Atlantic Pk - 13,841 feet
Atlantic Pk - 13,841 feet
|Almost winter Atlantic|
Atlantic Peak was not on my radar and I'd only heard of it in passing. A buddy of mine suggested it and was familiar with it, so I agreed to give it a go. The Colorado snowpack had been a bit unstable during this week, and his experience on this peak made me more comfortable with the current avy conditions. A couple other friends joined making us a group of 4.
Day of Climb: December 14th, 2020
Trailhead: Mayflower Gulch
Peak: Atlantic Peak
Route: West Ridge
Mileage/Elevation Gain: 6.6 miles and 2804 feet of gain.
We all met in the Mayflower Gulch 2WD parking lot and started our climb around 4:45 in the morning.The road to the 4WD parking was gated and snow covered. We quickly went the 1.4 miles up this road to just before the Boston Mine ruins in snowshoes. The road was well traveled and boots probably would have been good enough. Here, we passed through another gate and turned left angling down into Mayflower creek where we encountered thick willows and deep snow. We put in a fresh trench, and made our way across the willows heading north into the trees. Before reaching Pacific Creek, we turned east and went up a small ridge (following a grove of trees to avoid some avy slopes to our right). This led us to the base of a steep talus/snow covered headwall which would give us access to the west ridge of Atlantic Peak.
I kept my snowshoes on here and went straight up the wall reaching a large, flat area before a second steeper headwall. I continued going up through the snow/talus mix to reach a crest and the upper ridge at around 12,700 feet. From here, most of the rest of the route to the summit can be seen.
The upper ridge narrows and is a bit less steep than the headwalls. To my surprise, the snow remained relatively deep. I had assumed this section of the ridge would be much more windblown and I didn't expect to need snowshoes once to this point. I can't recall too many times I've kept snowshoes on going up a narrow ridgeline. Anyhow, I continued at a good pace up the increasingly narrow ridge breaking trail as I went.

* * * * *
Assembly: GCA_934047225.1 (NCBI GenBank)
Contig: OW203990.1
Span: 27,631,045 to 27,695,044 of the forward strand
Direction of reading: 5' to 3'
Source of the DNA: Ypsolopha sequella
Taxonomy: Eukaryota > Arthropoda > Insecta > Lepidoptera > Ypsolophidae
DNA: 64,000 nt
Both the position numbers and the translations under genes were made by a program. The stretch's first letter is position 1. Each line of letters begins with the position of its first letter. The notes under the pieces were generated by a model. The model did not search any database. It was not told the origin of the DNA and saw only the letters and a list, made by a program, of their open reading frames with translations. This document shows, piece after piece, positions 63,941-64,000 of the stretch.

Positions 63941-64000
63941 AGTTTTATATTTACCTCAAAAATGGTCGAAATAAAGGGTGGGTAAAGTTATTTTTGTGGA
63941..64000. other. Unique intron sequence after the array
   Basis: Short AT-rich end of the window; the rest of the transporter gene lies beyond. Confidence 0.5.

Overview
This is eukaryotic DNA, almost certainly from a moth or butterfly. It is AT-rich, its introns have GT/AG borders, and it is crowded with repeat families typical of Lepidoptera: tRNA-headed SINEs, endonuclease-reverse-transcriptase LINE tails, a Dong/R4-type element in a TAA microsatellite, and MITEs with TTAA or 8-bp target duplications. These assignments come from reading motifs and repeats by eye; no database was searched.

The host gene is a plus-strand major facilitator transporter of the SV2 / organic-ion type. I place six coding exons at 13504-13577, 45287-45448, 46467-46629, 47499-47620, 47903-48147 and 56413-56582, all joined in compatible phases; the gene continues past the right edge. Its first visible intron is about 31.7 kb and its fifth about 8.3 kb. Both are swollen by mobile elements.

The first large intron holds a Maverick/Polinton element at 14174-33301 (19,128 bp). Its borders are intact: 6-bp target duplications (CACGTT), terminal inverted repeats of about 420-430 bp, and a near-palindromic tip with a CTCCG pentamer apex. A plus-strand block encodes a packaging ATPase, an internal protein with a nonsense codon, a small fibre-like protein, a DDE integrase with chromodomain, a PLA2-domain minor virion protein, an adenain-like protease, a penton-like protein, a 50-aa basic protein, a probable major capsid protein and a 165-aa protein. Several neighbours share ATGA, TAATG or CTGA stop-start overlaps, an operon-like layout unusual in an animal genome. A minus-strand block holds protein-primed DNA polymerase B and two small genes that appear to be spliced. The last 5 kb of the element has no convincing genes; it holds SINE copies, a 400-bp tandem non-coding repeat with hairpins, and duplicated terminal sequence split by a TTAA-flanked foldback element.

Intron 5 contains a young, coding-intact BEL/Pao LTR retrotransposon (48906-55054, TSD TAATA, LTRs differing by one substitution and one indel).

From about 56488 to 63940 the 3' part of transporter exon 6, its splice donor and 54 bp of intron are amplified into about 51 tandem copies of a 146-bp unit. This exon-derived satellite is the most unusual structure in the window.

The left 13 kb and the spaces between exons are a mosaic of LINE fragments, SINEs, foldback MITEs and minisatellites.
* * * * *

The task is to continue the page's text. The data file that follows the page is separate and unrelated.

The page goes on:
The ridge continued to be snowy as I got higher and higher, so I remained in snowshoes and trenched a path. Occasionally, there would be a rocky section that I would either carefully go across or skirt. To this point, the climbing was never more than class 2 and exposure was minimal.
The climbing remained easy and I was able to move fairly quickly. At about 13,100 feet the ridge widened a bit and leveled out a little. The break was nice on my legs, but it didn't last long. At about 13,300 the ridge abruptly narrows again as I reached the crux of the route. There was a large rock pile blocking the way with seemingly no way around it. I'm sure, without snow, one could easily skirt to the right or left of this obstacle and keep it at class 2. Today, it looked like a class 3 move would be required to proceed. I waited here for my group to catch up and I removed my snowshoes. We went over it one at a time with little difficulty as it looked much harder than it was. A slip would not have been pretty though. Unfortunately, I didn't take a pic here.
After going over the crux rock I put my crampons on as there was less snow and more rock the rest of the way. The crampons might have been overkill, but there were a few narrow, snowy sections ahead where the extra traction was reassuring to have. We had 500 or so feet to go and were happy to see the skies clear a bit. The weather had been touch and go all morning and for a time I thought a summit might not be possible. I was more optimistic now. We could see that the storm brewing to the west was holding off til the afternoon as predicted.
The remaining climb to the summit was a bit rockier and steeper, but still easy class 2 climbing. The final section was a short gully which made for a fun snow climb, and our crampons were perfect here.
The gully led directly to the summit which was caked in snow. Surprisingly, the summit was practically windless which was a welcomed relief. We had been getting hammered all the way up by strong winds.
We had hit the summit during a nice weather window, and stayed for a bit enjoying the views. We had initially thought we'd go for the traverse to Pacific. However, an approaching storm could be see on the horizon, so we bailed on that idea and began our descent down the ridge. We took the same route and made it back to our vehicles in record time.
My GPS Tracks on Google Maps (made from a .GPX file upload):
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